A dozen representatives of Texas communities and a member of the Texas Transportation Commission were recently on Capitol Hill, urging federal officials to fund Interstate 69 projects and improve the project development process.
Members of the Alliance for I-69 Texas asked that Congress quickly provide new funding for I-69 projects from the $20 billion dedicated for infrastructure in the two-year budget agreement approved by Congress in February. Meeting with members of the I-69 Congressional Caucus and other members of Congress, they also stressed that there is a strategic opportunity to advance I-69 in Texas under the infrastructure proposal recently outlined by the Trump Administration and now being developed by Congress.
Alliance Vice-Chairman Gerry Schwebel of IBC Bank Laredo pointed out that the I-69 delegation was in Washington at an opportune time since Congress is just getting underway on figuring out how the final infrastructure initiative will look. He said I-69 is the “poster child” for what the Trump Administration’s initiative is trying to accomplish, particularly with its focus on improvements in rural areas. Approximately 80 percent of the I-69 route miles in Texas is in rural areas and other I-69 states have similar rural mileage.
Jeff Austin III, one of the five members of the Texas Transportation Commission, again joined the I-69 Alliance delegation. He stressed the importance of Congress allowing all the new highway funding approved overwhelmingly by Texas voters in recent years to count as part of the state’s match to new federal infrastructure funding.
Alliance members also asked for full funding of the federal Highway Trust Fund, for I-69 to be included in the National Freight Network and for several provisions that would expedite funding to continue progress on I-69 in Texas which reaches from Texarkana to Laredo and the Lower Rio Grande Valley. They also urged speedup of project development time, pointing out that work on I-69 has already been underway for a quarter of a century.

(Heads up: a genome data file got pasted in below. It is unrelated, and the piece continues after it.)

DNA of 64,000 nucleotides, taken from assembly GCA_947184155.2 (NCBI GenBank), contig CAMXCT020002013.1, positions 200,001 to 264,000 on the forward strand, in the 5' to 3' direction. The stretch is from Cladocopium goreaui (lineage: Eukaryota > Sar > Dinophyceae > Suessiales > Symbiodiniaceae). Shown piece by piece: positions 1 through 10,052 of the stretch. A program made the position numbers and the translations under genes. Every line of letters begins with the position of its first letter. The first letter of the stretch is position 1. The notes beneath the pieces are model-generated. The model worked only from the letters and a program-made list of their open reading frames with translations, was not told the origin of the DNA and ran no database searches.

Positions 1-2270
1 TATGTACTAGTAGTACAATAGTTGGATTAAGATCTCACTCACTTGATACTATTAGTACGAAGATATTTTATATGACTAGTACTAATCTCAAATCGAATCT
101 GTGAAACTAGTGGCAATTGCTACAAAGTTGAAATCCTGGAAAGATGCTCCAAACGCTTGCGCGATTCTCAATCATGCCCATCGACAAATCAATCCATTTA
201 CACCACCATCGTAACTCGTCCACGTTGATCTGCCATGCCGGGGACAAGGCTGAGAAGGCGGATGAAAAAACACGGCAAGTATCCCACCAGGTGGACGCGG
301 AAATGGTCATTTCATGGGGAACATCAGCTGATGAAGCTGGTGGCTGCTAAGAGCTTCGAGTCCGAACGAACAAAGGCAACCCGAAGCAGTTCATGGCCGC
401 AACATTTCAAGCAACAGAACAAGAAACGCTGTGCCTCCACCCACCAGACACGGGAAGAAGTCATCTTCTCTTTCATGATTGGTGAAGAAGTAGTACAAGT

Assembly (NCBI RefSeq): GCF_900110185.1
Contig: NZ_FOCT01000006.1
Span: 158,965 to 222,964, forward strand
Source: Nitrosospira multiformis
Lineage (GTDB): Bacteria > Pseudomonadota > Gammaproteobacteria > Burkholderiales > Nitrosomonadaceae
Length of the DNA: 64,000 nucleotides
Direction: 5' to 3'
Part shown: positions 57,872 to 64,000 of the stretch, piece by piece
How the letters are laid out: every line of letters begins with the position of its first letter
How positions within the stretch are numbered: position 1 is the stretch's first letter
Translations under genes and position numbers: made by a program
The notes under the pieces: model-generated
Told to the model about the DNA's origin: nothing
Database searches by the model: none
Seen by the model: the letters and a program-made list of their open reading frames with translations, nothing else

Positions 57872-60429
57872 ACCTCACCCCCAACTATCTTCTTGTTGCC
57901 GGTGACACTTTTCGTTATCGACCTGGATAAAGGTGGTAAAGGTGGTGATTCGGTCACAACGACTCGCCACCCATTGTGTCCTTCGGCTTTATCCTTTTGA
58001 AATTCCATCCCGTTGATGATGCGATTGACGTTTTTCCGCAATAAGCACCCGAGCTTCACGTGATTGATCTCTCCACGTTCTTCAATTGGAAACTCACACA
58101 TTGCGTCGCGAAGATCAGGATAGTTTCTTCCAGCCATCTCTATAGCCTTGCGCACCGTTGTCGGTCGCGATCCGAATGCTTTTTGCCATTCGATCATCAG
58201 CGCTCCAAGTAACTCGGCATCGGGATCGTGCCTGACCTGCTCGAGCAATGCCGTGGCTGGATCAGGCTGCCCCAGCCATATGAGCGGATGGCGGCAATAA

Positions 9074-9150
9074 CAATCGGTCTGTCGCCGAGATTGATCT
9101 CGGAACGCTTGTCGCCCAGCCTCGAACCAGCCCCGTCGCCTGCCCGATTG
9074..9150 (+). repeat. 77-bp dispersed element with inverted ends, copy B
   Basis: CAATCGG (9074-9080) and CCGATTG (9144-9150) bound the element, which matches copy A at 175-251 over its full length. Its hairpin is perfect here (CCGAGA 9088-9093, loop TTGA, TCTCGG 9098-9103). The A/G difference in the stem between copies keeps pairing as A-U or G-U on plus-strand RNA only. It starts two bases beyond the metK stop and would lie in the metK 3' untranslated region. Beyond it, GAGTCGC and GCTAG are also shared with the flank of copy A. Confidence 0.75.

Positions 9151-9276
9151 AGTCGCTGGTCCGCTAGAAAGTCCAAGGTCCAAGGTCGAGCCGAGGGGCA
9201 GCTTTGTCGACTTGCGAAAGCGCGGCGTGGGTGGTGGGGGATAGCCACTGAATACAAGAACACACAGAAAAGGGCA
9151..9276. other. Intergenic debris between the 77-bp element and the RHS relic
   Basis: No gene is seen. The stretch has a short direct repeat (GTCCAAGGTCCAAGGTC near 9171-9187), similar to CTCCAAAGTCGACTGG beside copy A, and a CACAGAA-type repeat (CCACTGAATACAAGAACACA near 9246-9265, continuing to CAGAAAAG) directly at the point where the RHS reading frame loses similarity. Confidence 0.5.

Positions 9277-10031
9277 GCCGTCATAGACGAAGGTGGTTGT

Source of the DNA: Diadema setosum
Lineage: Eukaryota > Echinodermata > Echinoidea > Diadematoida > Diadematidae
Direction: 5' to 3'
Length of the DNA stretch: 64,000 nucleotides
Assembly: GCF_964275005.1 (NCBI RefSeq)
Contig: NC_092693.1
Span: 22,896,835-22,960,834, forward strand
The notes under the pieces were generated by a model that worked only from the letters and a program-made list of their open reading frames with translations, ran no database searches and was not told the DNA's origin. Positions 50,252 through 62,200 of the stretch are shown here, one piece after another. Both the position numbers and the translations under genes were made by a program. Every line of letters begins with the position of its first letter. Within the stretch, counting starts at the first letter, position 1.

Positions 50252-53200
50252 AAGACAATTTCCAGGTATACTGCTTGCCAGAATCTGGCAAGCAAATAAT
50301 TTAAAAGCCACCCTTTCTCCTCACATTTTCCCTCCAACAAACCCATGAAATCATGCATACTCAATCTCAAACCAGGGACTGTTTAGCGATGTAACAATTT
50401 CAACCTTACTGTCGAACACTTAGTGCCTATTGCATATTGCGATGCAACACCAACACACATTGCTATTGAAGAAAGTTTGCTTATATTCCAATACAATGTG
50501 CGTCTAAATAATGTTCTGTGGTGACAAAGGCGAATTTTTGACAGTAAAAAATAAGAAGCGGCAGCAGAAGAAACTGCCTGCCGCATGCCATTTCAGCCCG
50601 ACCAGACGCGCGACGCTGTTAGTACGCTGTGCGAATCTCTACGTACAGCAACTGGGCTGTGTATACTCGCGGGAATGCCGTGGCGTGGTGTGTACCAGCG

Senator John Cornyn of Texas, the Senate Majority Whip, told the group that he is committed to full funding of the Highway Trust Fund, something he sees as a personal challenge. He said a federal increase in the gasoline tax is a “nonstarter,” but that states may consider that approach. He also mentioned Private Activity Bonds, Tax Increment Finance Authorities and said that he is working with the IRS searching for new ideas for revenue to flow into the Highway Trust Fund which is projected to become insolvent in 2020.
The Alliance for I-69 Texas delegation led a larger group from the eight states along the national I-69 route. Texas, Michigan, Indiana, Kentucky, Tennessee, Mississippi, Arkansas and Louisiana were all represented. Participants provided a state-by-stage progress update and participated in join meetings to underscore the national importance of I-69.
Freight movement, trade and NAFTA negotiations were the primary topics at a dinner hosted by the Alliance which included representatives of Canada and Mexico. Guillermo Malpica Soto, head of the trade and NAFTA office in the Mexican Embassy, reported that there was positive movement in the talks and that consensus had been found on about half of the agreement. He mentioned that the transportation portion of the agreement was still under discussion but was very close to completion with attention being paid to lowering truck congestion and improved, compatible technology for tolling and inspection on both sides of the border.
Colin Bird, Minister-Counselor at the Embassy of Canada, noted that North America is the engine for economic growth in the world and that no countries are more supportive of American economic success than are Canada and Mexico. “The goal is about reducing red tape and keeping manufacturing in North America,” he said. All three countries could be doing a better job of reporting on the success of NAFTA, he said.